The crawl analysis and audit I performed yielded several deliverables filled with problems to fix. That was across categories like content, advertising, tech SEO, and more. They are now a few months out from making key changes across the site and have seen a noticeable increase in visibility (especially with the August update). This is a great example of a site tired of the gray area and making a concerted effort to increase quality over the long-term. And it’s paying off.
Here’s a snapshot of some of the rankings increases since the August 19 update:
Collateral Benefit (Algo mistakes)
We often discuss collateral damage when referring to algorithm updates, but there can also be collateral benefit. That’s when a site surges when it really shouldn’t. I saw that a few times during my travels analyzing the August 19 update. That’s my opinion, of course.
One site surged like mad, but it ends up that mobile users are the only ones seeing the true content. Desktop users are redirected to a less-than-optimal experience.
But here’s the rub. They are cloaking. So Googlebot is seeing what the mobile users see and never seeing the redirect to a less-than-optimal page and experience.
Now, I started to think that maybe the site had been switched to the mobile-first index, but that doesn’t seem to be the case. I can check when the site believes it’s a mobile visit versus desktop and the indexed page shows “desktop”. The site absolutely surged during the 8/19 update.
Hit by the 8/19 update? Make significant changes, avoid band-aids.
If you’ve been impacted by the 8/19 update, then you need to significantly increase quality overall, and for the long-term. Google’s John Mueller has explained this several times when being asked about quality updates. Check those videos out to learn more.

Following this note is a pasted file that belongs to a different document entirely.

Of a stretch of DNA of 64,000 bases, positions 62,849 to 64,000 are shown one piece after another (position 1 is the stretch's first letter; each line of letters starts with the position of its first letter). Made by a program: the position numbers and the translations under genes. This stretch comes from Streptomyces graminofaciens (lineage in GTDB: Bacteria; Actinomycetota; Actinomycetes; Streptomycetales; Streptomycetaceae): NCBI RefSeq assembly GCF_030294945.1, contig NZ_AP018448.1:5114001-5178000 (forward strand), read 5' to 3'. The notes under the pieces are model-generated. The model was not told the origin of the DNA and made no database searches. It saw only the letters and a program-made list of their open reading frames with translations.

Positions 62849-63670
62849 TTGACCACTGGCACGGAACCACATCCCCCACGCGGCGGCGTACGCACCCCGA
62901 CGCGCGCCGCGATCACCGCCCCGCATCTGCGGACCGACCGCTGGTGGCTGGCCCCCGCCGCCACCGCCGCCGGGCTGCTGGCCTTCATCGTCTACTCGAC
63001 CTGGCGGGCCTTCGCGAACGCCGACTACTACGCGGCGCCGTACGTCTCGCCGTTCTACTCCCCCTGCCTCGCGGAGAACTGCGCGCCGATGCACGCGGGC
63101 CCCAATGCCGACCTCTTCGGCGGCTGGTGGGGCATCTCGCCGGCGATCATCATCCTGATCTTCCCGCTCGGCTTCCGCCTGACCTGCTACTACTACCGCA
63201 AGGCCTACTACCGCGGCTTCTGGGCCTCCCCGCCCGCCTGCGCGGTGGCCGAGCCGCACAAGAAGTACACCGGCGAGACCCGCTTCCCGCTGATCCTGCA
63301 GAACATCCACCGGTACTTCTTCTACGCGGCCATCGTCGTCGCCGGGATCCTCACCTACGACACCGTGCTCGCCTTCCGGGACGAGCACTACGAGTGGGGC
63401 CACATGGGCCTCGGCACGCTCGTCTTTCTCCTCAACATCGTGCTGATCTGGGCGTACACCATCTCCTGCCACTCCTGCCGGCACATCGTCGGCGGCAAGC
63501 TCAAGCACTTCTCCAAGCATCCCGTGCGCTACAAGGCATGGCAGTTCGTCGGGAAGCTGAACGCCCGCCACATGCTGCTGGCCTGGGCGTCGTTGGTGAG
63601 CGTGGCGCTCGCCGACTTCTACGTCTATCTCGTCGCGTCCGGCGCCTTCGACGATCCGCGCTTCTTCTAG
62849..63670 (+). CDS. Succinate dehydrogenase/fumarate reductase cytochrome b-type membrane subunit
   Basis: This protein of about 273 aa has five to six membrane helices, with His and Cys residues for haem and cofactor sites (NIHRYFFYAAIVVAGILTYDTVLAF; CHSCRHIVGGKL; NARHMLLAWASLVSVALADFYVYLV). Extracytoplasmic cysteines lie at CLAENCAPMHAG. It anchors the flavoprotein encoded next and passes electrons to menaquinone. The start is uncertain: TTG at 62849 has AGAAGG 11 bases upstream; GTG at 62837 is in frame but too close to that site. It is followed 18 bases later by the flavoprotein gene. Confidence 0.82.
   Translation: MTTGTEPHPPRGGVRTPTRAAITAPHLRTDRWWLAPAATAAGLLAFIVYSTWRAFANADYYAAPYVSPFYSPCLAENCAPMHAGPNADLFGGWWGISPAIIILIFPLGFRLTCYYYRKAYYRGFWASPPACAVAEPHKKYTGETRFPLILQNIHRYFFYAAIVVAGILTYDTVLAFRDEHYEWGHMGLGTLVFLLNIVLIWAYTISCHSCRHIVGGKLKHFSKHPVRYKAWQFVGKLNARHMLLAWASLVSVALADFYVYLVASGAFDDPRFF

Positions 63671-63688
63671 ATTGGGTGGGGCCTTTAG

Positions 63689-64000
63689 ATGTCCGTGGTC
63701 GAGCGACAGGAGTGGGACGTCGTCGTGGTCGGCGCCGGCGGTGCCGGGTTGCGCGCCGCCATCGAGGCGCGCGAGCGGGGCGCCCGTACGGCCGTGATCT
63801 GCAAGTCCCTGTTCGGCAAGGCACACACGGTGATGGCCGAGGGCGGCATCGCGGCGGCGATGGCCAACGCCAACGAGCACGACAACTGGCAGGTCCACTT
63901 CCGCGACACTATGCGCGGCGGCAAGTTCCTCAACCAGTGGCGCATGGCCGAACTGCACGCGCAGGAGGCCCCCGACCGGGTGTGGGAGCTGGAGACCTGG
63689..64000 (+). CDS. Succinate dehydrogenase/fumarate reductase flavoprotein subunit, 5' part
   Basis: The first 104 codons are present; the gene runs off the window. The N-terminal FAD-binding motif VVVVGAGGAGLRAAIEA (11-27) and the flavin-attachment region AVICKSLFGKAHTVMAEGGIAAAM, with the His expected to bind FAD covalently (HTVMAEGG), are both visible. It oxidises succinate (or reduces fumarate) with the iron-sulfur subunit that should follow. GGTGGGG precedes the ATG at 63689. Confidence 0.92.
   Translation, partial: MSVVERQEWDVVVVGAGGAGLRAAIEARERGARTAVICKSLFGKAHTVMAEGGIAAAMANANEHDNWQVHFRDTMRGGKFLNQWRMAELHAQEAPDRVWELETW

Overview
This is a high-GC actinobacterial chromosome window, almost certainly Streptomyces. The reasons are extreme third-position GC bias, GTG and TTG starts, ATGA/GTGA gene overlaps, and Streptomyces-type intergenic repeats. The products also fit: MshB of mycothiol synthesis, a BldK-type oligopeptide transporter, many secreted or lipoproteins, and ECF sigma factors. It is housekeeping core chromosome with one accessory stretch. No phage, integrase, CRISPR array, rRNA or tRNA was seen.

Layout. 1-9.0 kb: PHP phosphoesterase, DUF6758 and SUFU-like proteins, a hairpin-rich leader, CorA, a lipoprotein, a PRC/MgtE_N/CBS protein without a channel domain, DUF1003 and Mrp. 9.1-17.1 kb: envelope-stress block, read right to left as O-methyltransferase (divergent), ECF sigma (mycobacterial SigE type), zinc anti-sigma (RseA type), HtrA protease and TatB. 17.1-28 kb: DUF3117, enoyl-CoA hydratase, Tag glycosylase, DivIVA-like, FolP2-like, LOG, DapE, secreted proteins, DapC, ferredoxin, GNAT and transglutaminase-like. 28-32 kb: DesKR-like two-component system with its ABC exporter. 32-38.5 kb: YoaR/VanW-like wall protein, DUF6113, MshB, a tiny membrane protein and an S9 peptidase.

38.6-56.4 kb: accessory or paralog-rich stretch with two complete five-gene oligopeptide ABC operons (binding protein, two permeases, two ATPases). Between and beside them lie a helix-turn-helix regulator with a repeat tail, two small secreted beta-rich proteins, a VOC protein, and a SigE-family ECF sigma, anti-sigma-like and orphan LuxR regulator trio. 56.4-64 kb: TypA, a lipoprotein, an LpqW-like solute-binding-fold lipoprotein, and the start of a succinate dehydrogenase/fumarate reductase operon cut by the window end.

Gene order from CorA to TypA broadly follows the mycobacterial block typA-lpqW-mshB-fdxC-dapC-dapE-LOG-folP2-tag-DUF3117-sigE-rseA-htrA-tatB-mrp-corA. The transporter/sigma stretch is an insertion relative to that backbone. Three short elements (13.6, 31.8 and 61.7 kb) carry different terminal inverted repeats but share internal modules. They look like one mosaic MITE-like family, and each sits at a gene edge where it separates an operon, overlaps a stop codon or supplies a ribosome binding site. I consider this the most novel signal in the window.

And if you’ve read any of my previous posts about Google’s quality updates, then you know I’ve provided very similar advice. You need to hunt down all potential quality problems and rectify them as quickly as you can. This can definitely take time to audit, analyze, identify, fix, test, and roll out, but that’s exactly what you need to do.
Perform a thorough crawl analysis and audit of your site, surface UX barriers, thin content, and low quality content. Then handle that correctly by either improving the content, nuking it (404), or noindexing it. And absolutely review your advertising setup. Do not provide aggressive, disruptive, or deceptive advertising. Again, I cannot tell you how many times I have seen this across sites that have been negatively impacted by Google’s quality updates. It’s sometimes hard to take a step back and look at site quality overall, but that’s exactly what you need to do. Again, there’s typically not one smoking gun… there’s usually a battery of smoking guns affecting a site.
Summary – Fall Is Coming, Expect More Quality Updates
I explained earlier that Google seems to be pushing quality updates at a higher frequency than ever before (refreshing its quality algorithms nearly monthly now). So if you’ve been impacted by the August 19 update, then start working on your site now. Surface all quality problems and handle correctly. Google will need to see significant changes in quality, and over the long-term in order for you to see recovery.